2016 WhyPlayJazz (RS026), CD + MP3 Album Download
Uli Kempendorff (ts, comp, arr), Ronny Graupe (git), Jonas Westergaard (b), Oliver Steidle (dr)
Recorded November 10 - 11, 2015 by Benjamin Spitzmüller at Studio H2, Berlin, Germany. Mixed by Benjamin Spitzmüller. Mastered by Klaus Scheuermann. Produced by Uli Kempendorff. Co-produced by Christian Weidner, Ronny Graupe, Jonas Westergaard and Oliver Steidle. Artwork by Sophia Martineck. Mit freundlicher Unterstützung der Senatskanzlei für Kulturelle Angelegenheiten, Berlin.
With its directness and clarity the music on FIELD’s new album offers an antidote to the plagues of our time. Just as good music does and wants to do, it confronts us with the real, the essence, the matter, the hidden and makes head against alienation processes. It thus leaves the surface.
FIELD‘s new album is called »Heal The Rich«. An album with a title that references such delicate humanity must be about more than just pure art. On many levels it is rather a call for a reversion and reflection process. The issues are urgent and the time is running. If the next step in evolution is a shift of consciousness, we will have to prepare ourselves.
For Uli Kempendorff jazz and improvisational music have a very special potential. They represent an offer of return for both listener and musician that can be the beginning of a healing process. A return to a meaningful life, away from the alienation from ourselves and our environment. A confrontation with the real, the essence, the matter, the hidden.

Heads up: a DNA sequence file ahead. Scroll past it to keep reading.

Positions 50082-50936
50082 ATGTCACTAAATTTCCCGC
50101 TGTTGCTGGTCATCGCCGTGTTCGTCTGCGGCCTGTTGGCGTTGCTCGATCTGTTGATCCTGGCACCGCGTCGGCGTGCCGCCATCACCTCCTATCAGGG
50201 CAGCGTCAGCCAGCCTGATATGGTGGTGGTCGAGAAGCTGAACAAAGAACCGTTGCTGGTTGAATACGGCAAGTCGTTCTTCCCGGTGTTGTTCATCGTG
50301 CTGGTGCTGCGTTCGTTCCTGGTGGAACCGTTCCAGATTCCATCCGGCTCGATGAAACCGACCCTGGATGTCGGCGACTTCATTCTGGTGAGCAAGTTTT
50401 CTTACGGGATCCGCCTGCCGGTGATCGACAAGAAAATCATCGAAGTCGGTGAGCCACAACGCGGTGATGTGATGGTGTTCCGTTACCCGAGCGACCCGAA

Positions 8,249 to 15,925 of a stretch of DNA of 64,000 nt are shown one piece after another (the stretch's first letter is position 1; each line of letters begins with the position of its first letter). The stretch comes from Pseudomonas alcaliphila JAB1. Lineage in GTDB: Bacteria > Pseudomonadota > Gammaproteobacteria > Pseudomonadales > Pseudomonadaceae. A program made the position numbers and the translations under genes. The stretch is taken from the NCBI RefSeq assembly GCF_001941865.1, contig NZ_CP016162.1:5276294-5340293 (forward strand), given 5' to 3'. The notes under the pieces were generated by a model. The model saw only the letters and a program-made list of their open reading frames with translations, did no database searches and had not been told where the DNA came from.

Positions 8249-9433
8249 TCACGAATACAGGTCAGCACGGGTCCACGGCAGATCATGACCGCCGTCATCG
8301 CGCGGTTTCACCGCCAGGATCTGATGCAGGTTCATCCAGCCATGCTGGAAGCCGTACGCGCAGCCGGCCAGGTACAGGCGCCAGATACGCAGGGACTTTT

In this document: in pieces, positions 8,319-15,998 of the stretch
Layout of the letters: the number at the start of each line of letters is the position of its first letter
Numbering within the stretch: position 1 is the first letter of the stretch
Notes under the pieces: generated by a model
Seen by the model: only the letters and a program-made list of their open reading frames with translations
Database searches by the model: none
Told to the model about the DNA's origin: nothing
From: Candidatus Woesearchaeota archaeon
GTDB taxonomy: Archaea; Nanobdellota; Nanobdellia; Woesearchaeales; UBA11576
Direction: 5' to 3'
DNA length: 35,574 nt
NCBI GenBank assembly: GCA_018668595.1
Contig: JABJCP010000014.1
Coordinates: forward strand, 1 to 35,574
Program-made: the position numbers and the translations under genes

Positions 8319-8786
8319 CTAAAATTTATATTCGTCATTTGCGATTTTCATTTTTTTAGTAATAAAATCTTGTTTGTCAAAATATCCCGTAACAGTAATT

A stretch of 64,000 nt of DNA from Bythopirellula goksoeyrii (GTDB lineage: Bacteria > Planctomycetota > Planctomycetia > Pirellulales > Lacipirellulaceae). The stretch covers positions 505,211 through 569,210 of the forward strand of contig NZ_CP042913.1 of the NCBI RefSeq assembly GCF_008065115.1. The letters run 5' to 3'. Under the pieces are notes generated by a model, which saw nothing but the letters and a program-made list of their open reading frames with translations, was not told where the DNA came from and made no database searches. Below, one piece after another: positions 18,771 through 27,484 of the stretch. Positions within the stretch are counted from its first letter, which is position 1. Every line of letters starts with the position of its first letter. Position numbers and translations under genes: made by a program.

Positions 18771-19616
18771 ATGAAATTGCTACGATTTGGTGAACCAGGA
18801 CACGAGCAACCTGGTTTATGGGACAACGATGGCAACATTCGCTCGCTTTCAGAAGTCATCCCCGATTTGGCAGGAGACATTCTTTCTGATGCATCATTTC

This music – so clear, straight-forward and honest – offers directness as an antidote. It thus leaves the surface.
Dieser geradezu philosophische Überbau widerspiegelt sich in der raffinierten Instrumentalmusik von Field und macht diese Jazz-Band zu einer Formation, die nonverbal, also ohne ein einziges Wort, Botschaften transportiert, die von hoher politischer Brisanz sind. [...] Da war nichts vorhersehbar, und jede instrumentale Reaktion der Musiker barg eine gehörige Portion Überraschung, so dass es zu keiner Sekunde musikalisch öde wurde.
Paramount in its unforced musical sophistication, Heal the Rich is one Field trip many will want to take.
Overall this is a very solid statement by excellent musicians, who know exactly how to express their ideas and how to play in ensemble setting, sharing responsibilities and inspiring each other. The atmosphere may sound cold and alienated at first, but in time the listener is drawn into the internal universe these musicians create.
Die vier Musiker erreichen mit einer scheinbar beruhigend distinguierten Distanz zum Geschehen eine einzigartige Gruppendynamik. [...] Der grafisch interessant gestalteten CD würden noch die philosophischen Gedankensplitter Kempendorffs guttun, die er auf der Webseite des Labels publiziert hat.
FIELD lässt die Avantgarde wieder swingen. Jedes Stück auf HEAL THE RICH überrascht mit unerwarteten Tempowechseln und immer wieder neuen Rhythmen.
Throughout, the group's lightning quick interactions and reactions keeps the music flowing and exciting. The comfort and ease the members of Field have playing together is a treat to hear.
HEAL THE RICH richtet sich denn auch nur vordergründig an einen kleinen Personenkreis, in Wirklichkeit ist es gedacht für alle Menschen, die da Ohren haben zu hören.